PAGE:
New Technologies Help Blind Read Text and Navigate Streets

January 31, 2011

Two students at the University of Washington have designed a new gadget that allows the blind to read non-Braille, called the Thimble.  The invention, which slides over the pointer finger like a glove, has a camera and an electro-tactile grid in the finger tip which converts text into Braille.  It can be used equally well to read signs or on-line content on a Smartphone via Bluetooth.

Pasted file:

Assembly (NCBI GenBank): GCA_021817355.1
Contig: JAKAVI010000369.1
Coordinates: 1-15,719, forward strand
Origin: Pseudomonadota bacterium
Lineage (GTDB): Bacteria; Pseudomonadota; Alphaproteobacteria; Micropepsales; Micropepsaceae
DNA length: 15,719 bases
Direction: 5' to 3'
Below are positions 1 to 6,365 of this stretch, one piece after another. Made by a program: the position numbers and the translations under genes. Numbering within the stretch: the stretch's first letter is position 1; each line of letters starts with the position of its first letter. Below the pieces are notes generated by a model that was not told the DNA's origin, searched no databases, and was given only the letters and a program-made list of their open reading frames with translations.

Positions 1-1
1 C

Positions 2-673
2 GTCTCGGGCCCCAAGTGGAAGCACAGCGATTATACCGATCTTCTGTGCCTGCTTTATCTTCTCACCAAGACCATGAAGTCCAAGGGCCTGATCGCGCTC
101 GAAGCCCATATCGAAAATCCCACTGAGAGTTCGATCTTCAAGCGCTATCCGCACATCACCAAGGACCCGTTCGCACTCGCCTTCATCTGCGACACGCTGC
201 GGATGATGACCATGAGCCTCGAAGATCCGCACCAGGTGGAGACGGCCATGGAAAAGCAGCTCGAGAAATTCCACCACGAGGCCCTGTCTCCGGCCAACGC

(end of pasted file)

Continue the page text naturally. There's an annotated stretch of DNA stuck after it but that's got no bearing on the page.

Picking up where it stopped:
“Eyes-Free Android” has two new apps: the first, called Walky-Talky is a sort of on-foot GPS by the Eyes Free Project that speaks out step by step instructions and calls out useful street names and landmarks along the way.  The second is called Intersection Explorer by Google, which calls out relevant landmarks in the surrounding, and allows the user to swipe the screen in a certain direction and get information about what lies there.

To read more about the Thimble, click here.

To read more about Android Apps, click here.

Risa Schulman, PhD
Expert, Healthy Food and Dietary Supplement Science and Marketing
Tap~Root

 

 



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